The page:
recover herself; but as soon as she was able to speak, "Sir," said she, " you are mistaken; I am but a servant." Her voice fell in these last words, and she burst again into tears. I was sorry to haveoccasioned in her so much grief and confusion, and Isaid what I could to comfort her. "Alas, sir," said she, 66 my condition is much better than I deserve, I have the kindest and best of women for my mistress. She is wife to the gentleman you come to speak withal. You know her very well, and have often seen her with me." To make my story short, I found that my late friend's daughter was now a servant to the barber's daughter, whom she had formerly treated so disdainfully. The gentleman at whose house I now was, fell in love with Moll, and being master of a great fortune, married her, and lives with her as happily, and as much to his satisfaction as he could desire. He treats her with all the friendship and respect possible, but not with more than her behaviour and good qualities deserve. And it was with a great deal of pleasure I heard her maid dwell so long upon her commendation. She informed me, that after her father's death, her mother and she lived for a while together in great poverty. But her mother's spirit could not bear the thoughts of asking relief of any of her own, or her husband's acquaintance, so they retired from all their friends, until they were providentially discovered by this new-married woman, who heaped on them favours upon favours. Her mother died shortly after, who, while she lived, was better pleased to see her daughter a beggar, than a servant; but being freed by her death, she was taken into this gentlewoman's family, where she now lived, though much more like a friend or a companion, than like a servant.
I went home full of this strange adventure; and about a week after chancing to be in company with Mr. T. the rejected lover, whom I mentioned in the beginning of my letter, I told him the whole story of his angel, not questioning but he would feel on this occasion, the usual pleasures of a resenting lover, when he hears that fortune has avenged him of the cruelty of his mistress. As I was recounting to him at large these several particulars, I observed that he covered his face with his hand, and that his breast heaved as though it would have bursted, which I took at first to have been a fit of laughter; but upon lifting up his head, I saw his eyes all red with weeping. He forced a smile at the end of my story, and we parted.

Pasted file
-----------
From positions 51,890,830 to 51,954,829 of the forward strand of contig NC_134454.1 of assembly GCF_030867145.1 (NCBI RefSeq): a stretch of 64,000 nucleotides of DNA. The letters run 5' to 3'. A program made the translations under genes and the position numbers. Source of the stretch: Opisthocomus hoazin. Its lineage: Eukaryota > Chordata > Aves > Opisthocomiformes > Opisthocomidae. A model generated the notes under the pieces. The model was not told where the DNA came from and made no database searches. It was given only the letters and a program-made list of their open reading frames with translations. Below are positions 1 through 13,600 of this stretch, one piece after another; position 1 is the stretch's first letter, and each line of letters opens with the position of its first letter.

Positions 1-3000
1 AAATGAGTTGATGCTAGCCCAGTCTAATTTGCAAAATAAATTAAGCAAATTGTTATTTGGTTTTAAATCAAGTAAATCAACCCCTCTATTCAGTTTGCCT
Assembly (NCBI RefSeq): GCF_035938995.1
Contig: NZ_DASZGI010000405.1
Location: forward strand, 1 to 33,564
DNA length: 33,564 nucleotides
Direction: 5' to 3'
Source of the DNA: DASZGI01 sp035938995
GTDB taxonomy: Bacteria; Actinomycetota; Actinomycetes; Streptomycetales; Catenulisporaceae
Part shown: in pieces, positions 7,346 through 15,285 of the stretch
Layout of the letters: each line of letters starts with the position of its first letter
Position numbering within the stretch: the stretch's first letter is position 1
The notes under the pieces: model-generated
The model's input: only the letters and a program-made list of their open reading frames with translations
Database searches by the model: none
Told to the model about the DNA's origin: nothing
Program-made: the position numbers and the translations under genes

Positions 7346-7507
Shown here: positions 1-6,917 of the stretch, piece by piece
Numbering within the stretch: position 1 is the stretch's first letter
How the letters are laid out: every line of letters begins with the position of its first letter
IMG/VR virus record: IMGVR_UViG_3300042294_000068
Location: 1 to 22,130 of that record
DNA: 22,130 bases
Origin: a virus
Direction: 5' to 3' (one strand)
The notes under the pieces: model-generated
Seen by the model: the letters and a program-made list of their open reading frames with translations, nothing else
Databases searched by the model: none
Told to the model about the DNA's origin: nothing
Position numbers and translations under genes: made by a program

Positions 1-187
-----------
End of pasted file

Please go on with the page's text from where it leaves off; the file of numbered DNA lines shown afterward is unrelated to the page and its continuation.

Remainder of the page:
About a fortnight after I received from him the following letter.
I AM infinitely obliged to you for bringing me news of my angel. I have since married her, and think the low circumstances she was reduced to a piece of good luck to both of us, since it has quite removed that little pride and vanity, which was the only part of her character that I disliked, and given me an opportunity of shewing her the constant and sincere affection which I prófessed to her in the time of her prosperity.